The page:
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Making England, Italy, Germany, and America Great Again Via Globalization and Nostalgia for Past Glories

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Let’s make America great again” –Donald Trump

We need to change everything so that nothing changes” –Giuseppe di Lampedusa, The Leopard

This is a story of what I was, not what I am.” ― Robert Graves, Good-bye to All That

[yt_dropcap type=”square” font=”” size=”14″ color=”#000″ background=”#fff” ] T [/yt_dropcap]he slogan “Let’s make America great again” may appear at first sight to be aspirational, even inspirational. It has been asserted that it was such a genial slogan which assured the successful election of Donald Trump to the American presidency. In reality the slogan describes and predicts little that is surprising or original. It’s more like a movie that we have viewed before; and we already know its ending.

Nostalgia for past greatness is as old as Machiavelli who claimed the heritage of the Romans for a new Italy, then it was misguidedly adopted by Mussolini who fancied himself a Roman emperor, or Adolph Hitler who promised to make Germany great again after the humiliating defeat of World War I.

All of this can perhaps best be described through the lenses of three classical novels which, while admittedly prophetic, read like historical novels: in order of publication they are Good-By to All That by the English Robert Graves (1929), It Couldn’t Happen Here by the American Sinclair Lewis (1935), and The Leopard, Il Gattopardo in its original Italian title, by the Italian Giuseppe di Lampedusa (1956).

I have summarily described the last two novels, the second prophesizing the rise of fascism in America or anywhere else where the conditions are ripe; enter Donald Trump. The last one made into a famous movie by Luchino Visconti in 1963 dealing with Italian unification, and predicting that the great social changes expected at the outset from Italian unification would not only fail to materialize but that things would get progressively worse and force the emigration of one million Southern Italians.

Let us now examine the first book which, in some way, despite the fact that it came first chronologically, synthesizes the other two by announcing the disaster of fascism and of involuntary emigration and explaining those disasters via a nostalgia for making the country great again, enter Brexit and Trumpism.

Robert Graves’ book can perhaps best be described as a farewell memoir to his country called Good-Bye to All That. In it, Graves, a veteran of the Great War, offers us an glimpse of a world brought down by the myopia of a waning ruling class. British rulers yearned to restore a bygone age, to make Britain great again. No sooner did Good-Bye hit the bookstands than Western governments on both sides of the Atlantic, far from learning any lessons from it, responded to a financial crisis by throwing up trade barriers, turning currencies into weapons, plunging the world into depression, and then deporting, or later exterminating, foreigners as well as their own citizens.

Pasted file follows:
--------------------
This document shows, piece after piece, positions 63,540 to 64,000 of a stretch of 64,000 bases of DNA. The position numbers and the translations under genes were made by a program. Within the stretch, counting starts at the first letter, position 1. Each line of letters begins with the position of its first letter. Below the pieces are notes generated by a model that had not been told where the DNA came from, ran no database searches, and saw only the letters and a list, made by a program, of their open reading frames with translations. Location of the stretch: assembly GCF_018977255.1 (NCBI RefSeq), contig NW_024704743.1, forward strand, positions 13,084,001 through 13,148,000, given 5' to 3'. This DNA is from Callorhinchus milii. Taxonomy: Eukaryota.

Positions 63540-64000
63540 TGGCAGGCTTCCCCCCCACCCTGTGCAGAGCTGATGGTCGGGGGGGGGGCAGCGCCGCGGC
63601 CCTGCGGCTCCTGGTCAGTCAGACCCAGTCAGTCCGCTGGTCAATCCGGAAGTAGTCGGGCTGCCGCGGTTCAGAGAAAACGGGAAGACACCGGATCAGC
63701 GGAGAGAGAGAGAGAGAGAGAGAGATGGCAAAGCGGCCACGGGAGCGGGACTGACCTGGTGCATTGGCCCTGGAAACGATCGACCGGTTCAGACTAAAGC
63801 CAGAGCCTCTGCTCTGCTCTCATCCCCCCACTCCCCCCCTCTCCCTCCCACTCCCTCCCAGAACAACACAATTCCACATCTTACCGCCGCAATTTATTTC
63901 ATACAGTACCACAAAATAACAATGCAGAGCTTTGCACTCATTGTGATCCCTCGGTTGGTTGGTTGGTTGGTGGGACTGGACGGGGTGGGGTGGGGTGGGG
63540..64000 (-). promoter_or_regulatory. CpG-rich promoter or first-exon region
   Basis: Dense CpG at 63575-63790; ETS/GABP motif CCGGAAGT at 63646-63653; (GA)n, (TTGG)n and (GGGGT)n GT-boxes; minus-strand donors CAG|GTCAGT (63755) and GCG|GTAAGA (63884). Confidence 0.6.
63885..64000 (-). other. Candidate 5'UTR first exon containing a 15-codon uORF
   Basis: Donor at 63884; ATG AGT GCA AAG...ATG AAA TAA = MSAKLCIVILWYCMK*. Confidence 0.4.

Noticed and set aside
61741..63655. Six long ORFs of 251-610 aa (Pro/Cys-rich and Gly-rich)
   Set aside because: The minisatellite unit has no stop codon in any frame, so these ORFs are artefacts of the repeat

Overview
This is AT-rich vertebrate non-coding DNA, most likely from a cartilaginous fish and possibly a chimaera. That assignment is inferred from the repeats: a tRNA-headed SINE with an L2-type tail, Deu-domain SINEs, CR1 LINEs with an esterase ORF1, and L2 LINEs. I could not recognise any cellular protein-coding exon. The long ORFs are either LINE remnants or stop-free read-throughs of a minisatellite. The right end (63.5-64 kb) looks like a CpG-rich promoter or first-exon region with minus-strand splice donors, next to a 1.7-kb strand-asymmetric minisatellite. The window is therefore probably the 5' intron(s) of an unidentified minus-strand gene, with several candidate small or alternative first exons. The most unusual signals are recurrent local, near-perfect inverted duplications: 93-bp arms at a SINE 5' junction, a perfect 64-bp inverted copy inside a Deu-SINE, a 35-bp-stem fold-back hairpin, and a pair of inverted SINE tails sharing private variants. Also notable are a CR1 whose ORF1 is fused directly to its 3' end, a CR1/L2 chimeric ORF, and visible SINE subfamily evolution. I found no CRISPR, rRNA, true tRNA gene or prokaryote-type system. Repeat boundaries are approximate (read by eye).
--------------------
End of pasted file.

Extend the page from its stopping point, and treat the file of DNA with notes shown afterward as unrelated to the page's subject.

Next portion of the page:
We seem to have come full circle. With the election of Donald Trump to the presidency, the United States seems about to swerve in a similar direction, to go from leading the world as a stabilizer to leading the world as a destabilizer. What’s propelling this about-face is nostalgia for an earlier age of supremacy which basically covers seven decades from the mid-forties to today. The illusion of exceptionalism and supremacy (called “white supremacy when it assumes racial overtones) remains, but In truth, that supremacy that was economic, military and political, has long since passed.  

America’s continued claim on global leadership is mostly an inheritance from the aftermath of World War II, when American leaders laid the multilateral foundations of what we now call globalization. Diplomats, economists, and philosophers charted a grand bargain for the world, a kind of global new deal. It rested on two pillars.

The first concerned cooperation in the world economy. To prevent a backslide into the protectionist, inward-looking policies that crushed the global economy in the 1930s and led to war in Europe and Asia, global rebuilders hitched national economies to norms, rules, and principles of free trade. The result was a boom. From 1950 to 1973, world per capita incomes grew by 3 percent per year — powered by a trade explosion of 8 percent per year. Cooperation triumphed; interdependence brought prosperity. The prophecy of “inevitable progress” by assorted positivists enamored of enlightened science   and debunkers of tradition, religion and even philosophy seemed to have come about. Things would get better and better.

The second pillar concerned national policies. To cope with the dislocations of free trade and interdependence, governments created safety nets and programs at home to manage the risks and to shelter the castaways. From welfare to workplace protections, from capital controls to expanded education, national policies buffered market perils and helped families adapt to commercial and technological changes. What’s more, many of these programs extended to the dislocated who left home altogether, like those who departed Puerto Rico for the United States, Italy for Canada or the US, Algeria for France, Cambodia for Australia. Education, workplace protections, and pathways to citizenship were part of a bundle of rights conferred on immigrants. This was the global new deal that buoyed the postwar liberal order: a coherent, complementary set of policies that opened borders while protecting societies from the hazards of integration across those borders.

But alas, it proved unsustainable. Over seven decades, their foundations shifted beneath them. We are now witnessing, in Trumpism, its death throes. And there is no way to re-create the conditions that led to the original global new deal, and the years of relative stability and tolerance that came with it. All that is left now is nostalgia for past glory. That goes a long way in explaining Brexit and Trump’s fraudulent promise to restore America’s greatness in the 21st century. As in Brexit many have bought that promise wholesale but, as in Brexit, they may soon experience buyer’s remorse for one cannot live by past glory alone; one needs to envision a future too for the next generations.